Authorities in Myanmar extended martial law in more areas of the main city of Yangon on Monday amid reports of more protesters killed by security forces.

The advocacy group Assistance Association for Political Prisoners (AAPP), which has been tracking the violence, said at least 20 people were killed Monday in shootings by security forces.

State-run MRTV news channel announced that the districts of North Dagon, South Dagon, Dagon Seikkan and North Okkalapa were under martial law, following a weekend of deadly protests.

United Nations Secretary-General Antonio Guterres said Monday he “is appalled by the escalating violence in Myanmar at the hands of the country’s military,” according to his spokesman.

U.S. State Department spokeswoman Jalina Porter said Monday the violence against protesters is “immoral and indefensible.”

Authorities late Sunday imposed martial law on Hlaingthaya, a suburb of Myanmar’s main city, after several Chinese-owned factories were set on fire and about 2,000 people had stopped fire engines from reaching the buildings, according to Reuters, quoting army-run Myawaddy television. China is seen as supportive of the Myanmar junta.

Chinese Foreign Ministry spokesman Zhao Lijian responded to Sunday’s attack on the factories during a regular news briefing Monday.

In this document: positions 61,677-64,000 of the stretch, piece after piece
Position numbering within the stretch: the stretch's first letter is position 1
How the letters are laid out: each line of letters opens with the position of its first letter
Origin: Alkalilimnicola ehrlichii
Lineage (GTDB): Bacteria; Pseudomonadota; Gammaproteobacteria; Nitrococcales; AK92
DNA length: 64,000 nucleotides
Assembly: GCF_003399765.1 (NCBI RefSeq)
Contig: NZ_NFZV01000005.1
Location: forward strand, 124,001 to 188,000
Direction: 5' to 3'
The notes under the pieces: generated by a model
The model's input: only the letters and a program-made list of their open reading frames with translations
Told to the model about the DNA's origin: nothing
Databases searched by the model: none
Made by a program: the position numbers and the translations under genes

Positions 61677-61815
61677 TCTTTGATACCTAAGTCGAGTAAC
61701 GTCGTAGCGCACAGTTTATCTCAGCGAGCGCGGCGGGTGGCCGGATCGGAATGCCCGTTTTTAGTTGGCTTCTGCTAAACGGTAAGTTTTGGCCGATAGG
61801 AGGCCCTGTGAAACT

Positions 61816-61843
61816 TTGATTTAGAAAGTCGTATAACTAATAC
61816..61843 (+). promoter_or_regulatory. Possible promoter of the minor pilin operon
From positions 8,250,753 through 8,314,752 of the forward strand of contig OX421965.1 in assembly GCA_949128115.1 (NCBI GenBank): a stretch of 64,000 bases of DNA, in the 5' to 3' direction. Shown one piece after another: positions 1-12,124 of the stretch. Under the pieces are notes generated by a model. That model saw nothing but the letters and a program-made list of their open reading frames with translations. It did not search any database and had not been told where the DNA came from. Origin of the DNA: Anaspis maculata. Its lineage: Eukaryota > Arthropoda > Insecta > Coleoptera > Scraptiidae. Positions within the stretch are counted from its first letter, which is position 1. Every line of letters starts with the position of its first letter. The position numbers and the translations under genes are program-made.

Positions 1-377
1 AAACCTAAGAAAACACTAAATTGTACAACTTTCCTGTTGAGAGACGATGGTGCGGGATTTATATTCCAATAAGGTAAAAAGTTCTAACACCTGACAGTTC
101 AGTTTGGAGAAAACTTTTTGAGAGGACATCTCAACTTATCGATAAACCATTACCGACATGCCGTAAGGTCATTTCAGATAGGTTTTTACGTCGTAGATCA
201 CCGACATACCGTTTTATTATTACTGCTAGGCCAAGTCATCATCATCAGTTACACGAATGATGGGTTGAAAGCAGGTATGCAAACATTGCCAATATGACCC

“The burning and looting of Chinese companies (are) abhorrent. We hope the Myanmar side will take concrete measures to protect the safety of Chinese citizens in Myanmar,” he said.

“The top priority is to prevent the occurrence of new bloody conflicts and to achieve an easing of the situation as soon as possible,” he added.

Various reports quoting AAPP said most of the deaths Sunday took place in Hlaingthaya, with more than 30 people killed in the suburb.

Nationwide, the AAPP said Monday that the death toll for Sunday had reached 74, making it the bloodiest day of demonstrations against the junta that seized power in a February 1 coup. The previous deadliest day was March 3, when 38 deaths were reported across Myanmar.

In an apparent bid to suppress news of the turmoil, mobile internet services were blocked Monday. Previously, the services were only turned off at night.

The blockage of the internet forced the postponement of a scheduled court hearing in the capital, Naypyitaw, for deposed de facto leader Aung San Suu Kyi, who was set to appear via videoconference, according to her lawyer, Khin Maung Zaw.

Suu Kyi has been detained since the coup and faces five criminal charges, including accepting $600,000 in illegal payments plus gold bars while in office. She is also charged with illegally possessing six unregistered walkie-talkie radios, operating communications equipment without a license, violating COVID-19 protocols by holding public gatherings and attempting to incite public unrest.

The United Nations said Monday that at least 138 people have been killed since the coup more than six weeks ago, while the AAPP put the figure at 183.

Military officials have claimed widespread fraud in last November’s general election, which Suu Kyi’s National League for Democracy won in a landslide, as justification for the takeover. The fraud allegations have been denied by Myanmar’s electoral commission.

Source: Voice of America